Rachman couldn’t get on track against Cuello who was just too quick and too sharp. He was repeatedly beaten to the punch. A southpaw, Cuello landed a right straight on Rachman’s jaw and sent him back on his heels in the fifth round. Rachman tripped as he retreated, prompting a mandatory eight-count. The Indonesian was more embarrassed than hurt and quickly got up.
Rachman went to Cuello’s dressing room after the fight to congratulate the winner. He raised Cuello’s arm and said the Filipino would be the next WBC champion if Thailand’s Oleydong Sithsamerchai stakes his crown against him. Rachman lost to Oleydong on points in his previous fight.
Cuello’s manager Aljoe Jaro said he will attend the WBC convention in Cancun late next month to press for a ruling on Oleydong’s next defense. Jaro’s close friend Naris Singwangcha has offered to promote an Oleydong-Cuello WBC title fight in Bangkok but the Thai fighter is holding out.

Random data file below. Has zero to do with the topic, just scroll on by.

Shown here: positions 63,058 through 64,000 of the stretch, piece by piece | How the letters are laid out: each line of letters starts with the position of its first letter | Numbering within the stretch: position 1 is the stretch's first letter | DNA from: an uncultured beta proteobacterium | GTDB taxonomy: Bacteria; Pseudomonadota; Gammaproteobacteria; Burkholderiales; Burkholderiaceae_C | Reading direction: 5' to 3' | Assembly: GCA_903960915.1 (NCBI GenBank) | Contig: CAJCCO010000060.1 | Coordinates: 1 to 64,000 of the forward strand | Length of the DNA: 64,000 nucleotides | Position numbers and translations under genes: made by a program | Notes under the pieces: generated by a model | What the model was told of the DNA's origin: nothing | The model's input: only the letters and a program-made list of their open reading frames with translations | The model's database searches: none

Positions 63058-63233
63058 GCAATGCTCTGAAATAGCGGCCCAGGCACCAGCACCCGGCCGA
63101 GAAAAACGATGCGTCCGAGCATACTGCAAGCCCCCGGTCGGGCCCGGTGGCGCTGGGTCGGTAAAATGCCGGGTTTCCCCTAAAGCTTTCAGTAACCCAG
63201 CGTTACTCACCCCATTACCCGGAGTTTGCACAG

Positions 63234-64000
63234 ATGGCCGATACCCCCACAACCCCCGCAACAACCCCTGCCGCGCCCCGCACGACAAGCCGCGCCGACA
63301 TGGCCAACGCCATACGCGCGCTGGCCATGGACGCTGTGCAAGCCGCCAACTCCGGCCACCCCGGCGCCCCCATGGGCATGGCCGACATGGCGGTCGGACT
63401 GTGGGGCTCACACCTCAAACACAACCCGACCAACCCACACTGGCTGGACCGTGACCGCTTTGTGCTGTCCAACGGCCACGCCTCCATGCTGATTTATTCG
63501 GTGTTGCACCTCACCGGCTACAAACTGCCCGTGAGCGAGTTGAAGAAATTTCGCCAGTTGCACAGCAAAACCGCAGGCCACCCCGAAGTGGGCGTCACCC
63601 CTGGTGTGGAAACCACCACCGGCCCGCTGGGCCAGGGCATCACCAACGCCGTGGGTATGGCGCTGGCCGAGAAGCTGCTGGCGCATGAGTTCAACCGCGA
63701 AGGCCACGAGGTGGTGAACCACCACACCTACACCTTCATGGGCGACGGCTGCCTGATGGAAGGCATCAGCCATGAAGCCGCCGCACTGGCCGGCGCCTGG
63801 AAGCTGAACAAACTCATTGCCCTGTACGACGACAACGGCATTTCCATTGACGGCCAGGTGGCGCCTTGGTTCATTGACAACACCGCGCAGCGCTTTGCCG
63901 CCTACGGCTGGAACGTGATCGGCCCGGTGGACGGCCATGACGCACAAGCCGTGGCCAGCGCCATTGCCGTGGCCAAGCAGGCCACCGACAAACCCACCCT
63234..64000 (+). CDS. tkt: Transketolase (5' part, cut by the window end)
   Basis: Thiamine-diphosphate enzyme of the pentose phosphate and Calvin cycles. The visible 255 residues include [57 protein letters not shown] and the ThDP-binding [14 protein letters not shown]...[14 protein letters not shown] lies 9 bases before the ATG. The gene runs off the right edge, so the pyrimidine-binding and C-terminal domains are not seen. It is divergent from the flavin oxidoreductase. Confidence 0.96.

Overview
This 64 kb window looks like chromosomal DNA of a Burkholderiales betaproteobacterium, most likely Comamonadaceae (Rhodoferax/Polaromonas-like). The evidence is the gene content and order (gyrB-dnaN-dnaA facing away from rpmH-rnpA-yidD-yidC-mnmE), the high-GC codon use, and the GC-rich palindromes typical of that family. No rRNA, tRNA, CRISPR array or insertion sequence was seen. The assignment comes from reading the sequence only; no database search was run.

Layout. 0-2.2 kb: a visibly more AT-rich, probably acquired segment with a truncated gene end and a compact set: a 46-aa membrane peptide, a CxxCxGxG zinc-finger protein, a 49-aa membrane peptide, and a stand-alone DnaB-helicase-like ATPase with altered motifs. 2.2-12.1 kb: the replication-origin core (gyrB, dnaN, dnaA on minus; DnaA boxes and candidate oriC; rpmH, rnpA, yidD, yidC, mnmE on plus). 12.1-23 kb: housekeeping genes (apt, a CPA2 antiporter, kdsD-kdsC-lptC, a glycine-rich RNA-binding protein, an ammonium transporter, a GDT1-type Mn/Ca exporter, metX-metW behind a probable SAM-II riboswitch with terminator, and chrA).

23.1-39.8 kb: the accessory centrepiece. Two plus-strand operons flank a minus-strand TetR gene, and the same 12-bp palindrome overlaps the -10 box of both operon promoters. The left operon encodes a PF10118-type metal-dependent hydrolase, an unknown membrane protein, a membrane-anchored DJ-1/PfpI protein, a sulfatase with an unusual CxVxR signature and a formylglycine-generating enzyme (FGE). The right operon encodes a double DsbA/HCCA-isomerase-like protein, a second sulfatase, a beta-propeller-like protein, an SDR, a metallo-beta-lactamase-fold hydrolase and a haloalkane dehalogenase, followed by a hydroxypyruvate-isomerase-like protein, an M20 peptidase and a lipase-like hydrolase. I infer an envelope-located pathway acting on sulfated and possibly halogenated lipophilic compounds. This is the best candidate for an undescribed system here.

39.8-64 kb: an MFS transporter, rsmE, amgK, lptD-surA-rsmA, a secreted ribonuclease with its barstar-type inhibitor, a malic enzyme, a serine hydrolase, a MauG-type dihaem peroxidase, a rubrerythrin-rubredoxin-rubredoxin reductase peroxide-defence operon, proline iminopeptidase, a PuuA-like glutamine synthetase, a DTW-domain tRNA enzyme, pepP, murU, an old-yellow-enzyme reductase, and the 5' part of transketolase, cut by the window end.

Rachman said he will fight once more in Jakarta then retire to become a boxing promoter. He will continue his law studies at Putra Bangsa University and try his luck again in the next senatorial elections. Rachman lost in his first attempt as a senatorial candidate.
“Pacquiao lost in his first try to become congressman then won in his second attempt,” said Rachman, quoted by Jaro. “I lost in my first try but like Pacquiao, I will win in my second attempt.”
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The second youngest of six children, Cuello is the family breadwinner. He lost his mother Irene, who died of a stroke in 2007, under painful circumstances. Cuello’s mother seemed in good health when he left Iloilo to defend his Philippine 105-pound title against Rollen del Castillo in Binangonan. While training for Del Castillo, his mother passed away.